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Five Methods to Raise Your Credit Score 

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Your credit score can affect your loan approval as well as your monthly mortgage payments. So what steps can you take to raise your credit score before looking for reverse mortgage loans? 

A high credit score gives you access to the mortgage market. Your monthly payments may be reduced as a result of getting the greatest interest rate possible with this assistance. To put it another way, improving your credit score increases your purchasing power. So how do you go about doing that? 

What a Credit Score Is and Why It Matters 

Lenders use your credit score as one tool to assess your financial dependability and likelihood of making missed payments or even defaulting on a loan. Low credit scores increase your risk of receiving a mortgage with a higher interest rate, approval for a smaller loan amount, or even rejection. 

A good credit score is what? Anything below 579 is considered poor, 580-669 is fair, 670-739 is good, 740-799 is very good, and anything over 800 is considered great for your FICO credit score. A decent credit score is typically required by mortgage lenders as a minimum criterion; higher is always better. 

Having credit cards and/or loans in your name (or as an authorised user or co-signer on someone else's account) helps you increase your credit score. Additionally, paying your rent and utilities on time each month will raise your credit score and show that you are a reliable financial partner. 

Your salary can have a negative impact on your credit score even though it is not immediately factored in. For instance, it might have an impact on your debt-to-income (DTI) ratio, whether you're granted loan approval, or the interest rates you're presented with. 

How to Raise Your Credit Rating 

Your credit score is determined by your credit age (the length of your credit history), mix (the types of credit accounts you have, such as credit cards, student loans, and auto loans), total debt, and credit utilisation. The debt-to-limit ratio, which measures how much you owe in relation to your credit limitations, should be no higher than 30%.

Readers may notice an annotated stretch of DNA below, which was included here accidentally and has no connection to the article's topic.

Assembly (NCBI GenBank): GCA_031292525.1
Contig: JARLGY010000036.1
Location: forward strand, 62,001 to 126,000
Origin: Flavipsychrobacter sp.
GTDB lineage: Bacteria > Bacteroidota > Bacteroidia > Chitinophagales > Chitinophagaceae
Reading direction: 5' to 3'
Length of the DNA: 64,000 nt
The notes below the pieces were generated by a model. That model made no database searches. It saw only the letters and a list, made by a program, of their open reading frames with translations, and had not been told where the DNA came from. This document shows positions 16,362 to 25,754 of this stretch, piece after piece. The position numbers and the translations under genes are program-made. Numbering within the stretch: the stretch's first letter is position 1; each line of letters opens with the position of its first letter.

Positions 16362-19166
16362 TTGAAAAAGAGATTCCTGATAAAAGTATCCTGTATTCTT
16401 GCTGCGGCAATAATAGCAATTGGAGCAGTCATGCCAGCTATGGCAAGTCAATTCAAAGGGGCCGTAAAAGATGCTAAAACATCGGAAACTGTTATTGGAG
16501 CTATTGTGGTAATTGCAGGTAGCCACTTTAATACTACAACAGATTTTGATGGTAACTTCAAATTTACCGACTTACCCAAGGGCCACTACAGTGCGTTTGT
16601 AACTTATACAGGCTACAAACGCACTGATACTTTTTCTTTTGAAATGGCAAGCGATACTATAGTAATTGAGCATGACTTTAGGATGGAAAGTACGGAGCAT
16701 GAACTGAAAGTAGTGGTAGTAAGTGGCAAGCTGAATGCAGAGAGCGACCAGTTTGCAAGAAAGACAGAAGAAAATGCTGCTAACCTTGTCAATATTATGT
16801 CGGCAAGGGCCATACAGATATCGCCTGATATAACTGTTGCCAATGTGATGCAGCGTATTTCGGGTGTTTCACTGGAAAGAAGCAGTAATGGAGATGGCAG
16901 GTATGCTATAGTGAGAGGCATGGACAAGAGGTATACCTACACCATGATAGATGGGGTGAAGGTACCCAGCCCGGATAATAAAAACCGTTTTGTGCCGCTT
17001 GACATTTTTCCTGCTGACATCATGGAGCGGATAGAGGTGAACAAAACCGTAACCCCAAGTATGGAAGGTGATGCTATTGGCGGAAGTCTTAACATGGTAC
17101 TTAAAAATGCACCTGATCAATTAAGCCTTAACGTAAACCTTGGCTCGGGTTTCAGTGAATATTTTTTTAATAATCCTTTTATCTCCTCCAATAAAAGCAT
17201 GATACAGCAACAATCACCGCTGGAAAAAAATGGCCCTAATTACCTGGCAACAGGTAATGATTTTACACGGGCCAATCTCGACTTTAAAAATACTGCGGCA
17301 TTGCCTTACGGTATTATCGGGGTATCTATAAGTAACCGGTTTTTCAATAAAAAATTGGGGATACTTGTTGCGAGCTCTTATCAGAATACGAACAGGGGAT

Start with these actions if you need to raise your credit score: 

Get a copy of your credit report and score. It's a good idea to request free copies of your credit report and score from the three major bureaus once a year. For additional details on how to check your credit report, see this USA.gov page. 

Correct typos and inaccurate data. Contact the credit agency that issued the report if you see any inaccuracies and ask them to update the information. 

Reduce your debt. Even though not all debt is detrimental, having a lot of revolving debt (such as credit card debt) makes you less desirable to lenders. As you pay off as much as you can, think about requesting a credit line increase. As long as you don't raise your debt to match, higher limits will boost your credit utilisation. 

Avoid skipping payments. Even a few late payments can ruin a previously stellar track record. Verify that all accounts are current, and immediately settle any past-due accounts. 

Don't submit too many loan, credit card, or other applications at once. These result in hard credit inquiries, which are recorded on your credit report and may give the impression that you are in need of credit. 

Old accounts, such as credit cards you've paid off and hardly use, don't always need to be closed (or at all). These might really lengthen your credit history and allow you a little more leeway with your credit use rate. 



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